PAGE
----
Thursday, May 29, 2014

Chattering Mind

It's seemed to me lately that one of the biggest things that gets in the way of effectively working with horses is what I'm calling "chattering mind" - the human mind and the way it tends to operate.

A step back - I try to do a session of meditation every morning - simple stuff, just paying attention to the breath and noting when the mind wanders or does something else.  I'm what you would call a "baby" meditator - I'm not very experienced at it and I can't do it for a long time - 20 minutes is about my limit.  But even in my beginning meditation practice, it's abundantly clear that my mind is a buzzing, churning, constantly darting around series of random thoughts and feelings, and that the result of this is that I'm only rarely "there" - in the present moment.  My mind is full of memories, and plans and thoughts and worries and . . . and . . . and . . .  One of the benefits of meditation practice is that it really exposes how cluttered and chaotic the human mind really is, if only we pay attention.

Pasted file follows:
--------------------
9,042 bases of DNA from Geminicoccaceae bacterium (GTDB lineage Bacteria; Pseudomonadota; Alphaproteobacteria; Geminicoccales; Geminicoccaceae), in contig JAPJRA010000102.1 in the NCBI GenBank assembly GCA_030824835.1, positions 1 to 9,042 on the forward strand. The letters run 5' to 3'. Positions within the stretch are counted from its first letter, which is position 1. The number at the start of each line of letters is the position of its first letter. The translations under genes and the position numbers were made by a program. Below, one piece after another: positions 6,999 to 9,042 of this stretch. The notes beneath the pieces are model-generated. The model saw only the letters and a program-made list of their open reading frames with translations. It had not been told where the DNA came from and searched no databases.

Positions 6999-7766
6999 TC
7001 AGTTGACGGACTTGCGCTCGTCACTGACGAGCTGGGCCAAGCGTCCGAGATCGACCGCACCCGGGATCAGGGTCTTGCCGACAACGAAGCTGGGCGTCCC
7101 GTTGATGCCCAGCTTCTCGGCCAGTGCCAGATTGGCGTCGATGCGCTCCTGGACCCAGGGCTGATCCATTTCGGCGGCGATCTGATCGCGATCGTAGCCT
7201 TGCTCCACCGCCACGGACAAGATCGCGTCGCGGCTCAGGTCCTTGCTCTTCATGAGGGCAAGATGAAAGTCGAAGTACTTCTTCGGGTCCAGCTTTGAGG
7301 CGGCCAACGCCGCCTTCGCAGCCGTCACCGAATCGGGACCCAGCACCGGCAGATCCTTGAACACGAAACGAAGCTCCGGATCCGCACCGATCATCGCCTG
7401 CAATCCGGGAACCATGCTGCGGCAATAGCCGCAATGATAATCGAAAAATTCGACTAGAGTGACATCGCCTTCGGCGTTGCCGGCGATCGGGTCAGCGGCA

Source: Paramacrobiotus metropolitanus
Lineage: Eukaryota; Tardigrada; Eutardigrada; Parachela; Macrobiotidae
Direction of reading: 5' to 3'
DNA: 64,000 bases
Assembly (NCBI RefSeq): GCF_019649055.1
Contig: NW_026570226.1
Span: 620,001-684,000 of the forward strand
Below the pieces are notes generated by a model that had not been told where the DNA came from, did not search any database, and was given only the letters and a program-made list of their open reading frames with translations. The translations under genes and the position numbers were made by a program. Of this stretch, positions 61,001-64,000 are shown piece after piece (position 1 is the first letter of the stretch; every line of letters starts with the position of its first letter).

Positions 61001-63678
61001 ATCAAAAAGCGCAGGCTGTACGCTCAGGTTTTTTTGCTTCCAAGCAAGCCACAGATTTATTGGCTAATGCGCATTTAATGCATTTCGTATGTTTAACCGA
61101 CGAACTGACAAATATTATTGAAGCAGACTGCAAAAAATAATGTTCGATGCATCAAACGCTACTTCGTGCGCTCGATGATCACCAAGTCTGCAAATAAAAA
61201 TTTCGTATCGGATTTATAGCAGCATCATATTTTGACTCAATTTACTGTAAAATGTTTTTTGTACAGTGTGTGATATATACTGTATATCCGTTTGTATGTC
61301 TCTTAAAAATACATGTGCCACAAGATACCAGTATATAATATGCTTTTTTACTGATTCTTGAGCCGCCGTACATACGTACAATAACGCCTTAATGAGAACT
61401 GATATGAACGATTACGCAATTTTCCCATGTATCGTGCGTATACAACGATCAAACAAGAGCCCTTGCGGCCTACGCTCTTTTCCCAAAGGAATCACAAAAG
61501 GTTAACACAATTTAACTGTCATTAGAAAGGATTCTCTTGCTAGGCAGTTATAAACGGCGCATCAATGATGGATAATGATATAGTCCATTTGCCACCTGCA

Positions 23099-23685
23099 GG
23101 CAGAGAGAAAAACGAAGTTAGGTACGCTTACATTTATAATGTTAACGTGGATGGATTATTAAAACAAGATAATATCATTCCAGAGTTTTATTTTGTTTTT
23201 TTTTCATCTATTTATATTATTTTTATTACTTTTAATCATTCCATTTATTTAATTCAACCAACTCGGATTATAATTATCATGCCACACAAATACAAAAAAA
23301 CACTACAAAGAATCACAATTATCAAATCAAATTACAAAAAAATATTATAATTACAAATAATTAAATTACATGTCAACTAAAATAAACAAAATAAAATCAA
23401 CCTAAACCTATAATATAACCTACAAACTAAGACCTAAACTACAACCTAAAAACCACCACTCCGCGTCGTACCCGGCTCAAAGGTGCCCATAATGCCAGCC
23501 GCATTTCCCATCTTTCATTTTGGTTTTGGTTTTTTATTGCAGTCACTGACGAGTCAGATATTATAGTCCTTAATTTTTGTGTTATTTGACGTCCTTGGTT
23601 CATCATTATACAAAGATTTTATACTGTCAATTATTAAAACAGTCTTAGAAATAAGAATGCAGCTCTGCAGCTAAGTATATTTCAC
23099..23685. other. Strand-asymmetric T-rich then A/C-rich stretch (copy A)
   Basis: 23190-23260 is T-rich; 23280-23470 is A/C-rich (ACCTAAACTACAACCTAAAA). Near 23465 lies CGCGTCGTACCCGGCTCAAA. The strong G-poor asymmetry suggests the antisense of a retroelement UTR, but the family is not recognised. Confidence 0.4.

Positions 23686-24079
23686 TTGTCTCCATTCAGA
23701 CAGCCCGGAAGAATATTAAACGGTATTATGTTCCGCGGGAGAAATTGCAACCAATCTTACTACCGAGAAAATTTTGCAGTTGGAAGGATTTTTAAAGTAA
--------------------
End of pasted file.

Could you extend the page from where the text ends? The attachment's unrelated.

But one of the benefits of meditation practice is that it helps teach me that none of that "chattering mind" is evil, or negative, or to be rejected - it just is.  And paradoxically, acknowledging/noting what the mind is doing is the first step towards being able to not be caught up in it.

For me, "chattering mind" is a good summary of how we often are with our horses.  Our minds are full of: "will he spook at that?" . . . "what am I going to have for dinner?" . . . "the kids have an event tonight" . . . "my horse didn't pick up the canter when I asked him to" . . . "what is that kid doing with her horse over there?" . . . you name it, we think it, in a constantly churning stream of thoughts, memories, wishes, desires, worries, and guilt.

Is it any wonder our horses often struggle to be with us - or perhaps to even find us to be with?